The combination of what is digitally rendered and what seems to be reality fuse together in Santi Zoraidez’s multi-dimensional works. He expresses fluidity, motion and abstraction in engaging compositions of his own design. As a passionate art director and designer originally from Buenos Aires, Zoraidez now resides in Berlin, where his desire to transform conceptually modern ideas into striking works of art is fully realized.
His striking sense of color and light, and his inventiveness, allow Zoraidez to create projects that seem tangible, yet also strangely contrived. “I love to create things I would like to have in real life, or that I would like to touch and play with. I really like simple and bold graphics and interior, industrial design, and I like to transmit a bit of that into my projects,” Zoraidez tells The Creators Project. “I love furniture, ceramics, and fabrics that I find going around to flea markets and various stores. I feel really inspired by textures, colors, and forms, and I try to incorporate them into my visuals.” For Zoraidez, the initial concept or idea is the most important element to have when he sits down in front of the screen; once that is in place, the movements of his abstracted narratives develop.
There is a level of playfulness in the digital narratives that Zoraidez creates, while realizing unpredictable combinations of texture and form. The inanimate objects he creates seem to engage with each other on his rendered planes. Zoraidez explains, “My projects always have a graphic base that is created in 3D. My aim is for my work to feel tangible, colorful, dynamic and abstract.” He continues, “I use simple shapes, both geometric and organic, and always pay a lot of attention to the compositions. It is important for me to always suggest action or movement in my works, and I always try to tell a story in the images I generate to make them feel fresh.”
The complimentary color palettes in Zoraidez’s work are undeniable, and it’s clear that he has a full sense of complimentary hues and tones. He tells The Creators Project, “I like limited color palettes and think pastels mixed with a saturated colour can be a nice combination.” In regards to shape and form, he values the use of creating tangible, real objects in his designs. “Whether it's with materials, light, shapes or objects, I think these things make my graphics feels closer and real,” Zoraidez explains.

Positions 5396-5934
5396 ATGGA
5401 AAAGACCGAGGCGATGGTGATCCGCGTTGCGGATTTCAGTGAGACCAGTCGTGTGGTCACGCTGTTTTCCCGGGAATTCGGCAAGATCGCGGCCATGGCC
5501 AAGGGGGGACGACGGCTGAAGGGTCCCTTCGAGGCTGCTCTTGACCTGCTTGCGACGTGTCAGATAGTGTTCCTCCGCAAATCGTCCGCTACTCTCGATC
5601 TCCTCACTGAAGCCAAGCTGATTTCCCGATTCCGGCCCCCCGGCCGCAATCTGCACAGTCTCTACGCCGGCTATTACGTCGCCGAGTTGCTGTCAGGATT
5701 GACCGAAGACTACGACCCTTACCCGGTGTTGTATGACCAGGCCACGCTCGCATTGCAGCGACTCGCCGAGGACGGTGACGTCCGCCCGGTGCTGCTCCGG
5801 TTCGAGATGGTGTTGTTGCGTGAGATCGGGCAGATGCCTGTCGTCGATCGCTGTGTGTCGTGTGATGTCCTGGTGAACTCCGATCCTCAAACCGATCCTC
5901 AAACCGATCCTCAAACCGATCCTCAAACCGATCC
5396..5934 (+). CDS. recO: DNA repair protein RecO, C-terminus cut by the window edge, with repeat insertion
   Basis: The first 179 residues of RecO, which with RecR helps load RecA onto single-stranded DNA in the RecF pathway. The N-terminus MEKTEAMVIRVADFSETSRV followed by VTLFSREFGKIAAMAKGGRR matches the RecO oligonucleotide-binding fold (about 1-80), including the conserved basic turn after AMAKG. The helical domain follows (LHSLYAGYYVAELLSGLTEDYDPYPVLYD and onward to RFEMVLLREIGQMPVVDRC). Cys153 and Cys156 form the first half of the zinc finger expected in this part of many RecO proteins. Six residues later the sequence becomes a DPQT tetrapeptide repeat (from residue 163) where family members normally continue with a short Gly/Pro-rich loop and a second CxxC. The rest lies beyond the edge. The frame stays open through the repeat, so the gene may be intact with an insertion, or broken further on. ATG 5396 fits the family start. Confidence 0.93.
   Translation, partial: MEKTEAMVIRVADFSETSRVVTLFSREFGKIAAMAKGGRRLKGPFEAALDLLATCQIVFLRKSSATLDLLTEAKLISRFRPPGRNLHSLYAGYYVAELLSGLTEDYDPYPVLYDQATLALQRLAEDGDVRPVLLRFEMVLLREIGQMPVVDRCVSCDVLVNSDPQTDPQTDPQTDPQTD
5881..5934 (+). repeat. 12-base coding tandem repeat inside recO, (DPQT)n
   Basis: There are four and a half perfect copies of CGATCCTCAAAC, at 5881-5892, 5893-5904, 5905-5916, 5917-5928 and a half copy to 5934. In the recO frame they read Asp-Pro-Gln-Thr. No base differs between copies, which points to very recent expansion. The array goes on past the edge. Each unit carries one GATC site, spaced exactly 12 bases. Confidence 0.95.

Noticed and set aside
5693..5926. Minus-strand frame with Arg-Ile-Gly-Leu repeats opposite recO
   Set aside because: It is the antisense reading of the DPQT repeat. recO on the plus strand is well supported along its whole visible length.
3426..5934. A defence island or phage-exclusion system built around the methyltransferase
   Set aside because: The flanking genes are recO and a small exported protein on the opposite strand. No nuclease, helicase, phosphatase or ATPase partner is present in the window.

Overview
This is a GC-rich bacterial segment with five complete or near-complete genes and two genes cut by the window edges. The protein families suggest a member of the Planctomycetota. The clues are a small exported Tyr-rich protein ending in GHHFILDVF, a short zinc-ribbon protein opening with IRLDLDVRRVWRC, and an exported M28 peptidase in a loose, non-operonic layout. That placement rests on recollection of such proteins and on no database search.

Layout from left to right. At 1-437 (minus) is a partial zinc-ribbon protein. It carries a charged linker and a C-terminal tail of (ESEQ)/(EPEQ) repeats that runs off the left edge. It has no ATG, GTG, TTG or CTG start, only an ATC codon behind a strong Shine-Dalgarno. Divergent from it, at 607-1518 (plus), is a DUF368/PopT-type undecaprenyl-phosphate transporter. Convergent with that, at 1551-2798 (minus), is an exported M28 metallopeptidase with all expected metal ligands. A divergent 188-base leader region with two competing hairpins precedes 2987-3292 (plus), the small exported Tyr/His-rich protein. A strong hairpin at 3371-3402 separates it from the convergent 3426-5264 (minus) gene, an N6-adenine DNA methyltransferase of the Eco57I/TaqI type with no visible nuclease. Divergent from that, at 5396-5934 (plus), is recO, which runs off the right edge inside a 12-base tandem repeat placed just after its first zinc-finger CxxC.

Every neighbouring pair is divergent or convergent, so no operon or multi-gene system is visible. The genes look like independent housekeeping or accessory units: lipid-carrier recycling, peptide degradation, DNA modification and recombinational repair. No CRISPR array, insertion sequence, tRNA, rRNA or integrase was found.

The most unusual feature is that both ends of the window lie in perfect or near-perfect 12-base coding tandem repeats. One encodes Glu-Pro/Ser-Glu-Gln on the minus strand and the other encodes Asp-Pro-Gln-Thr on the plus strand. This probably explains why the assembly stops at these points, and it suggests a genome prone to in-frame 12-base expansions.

“I work a lot with wood, metals, marble and ceramics are also in my palette. I also like producing synthetic elements in combination with noble materials. I always try to mix industrial with lifestyle and trends and with classic elements or everyday stuff,” Zoraidez continues to disclose, “I like materiality from nature too. There is a lot of room to experiment with that!”
Apart from his extensive commercial portfolio, his output of personal graphic work is equally impressive. Like most intentionally driven artists, his ideas spawn from his own creative language that he then transfers over client work. As the future of the digital landscape continues to expand, Zoraidez values the place that he has carved out for himself. He tells The Creators Project, “I feel passion for what I do and I enjoy each day working as a designer, I don’t wanna lose that!”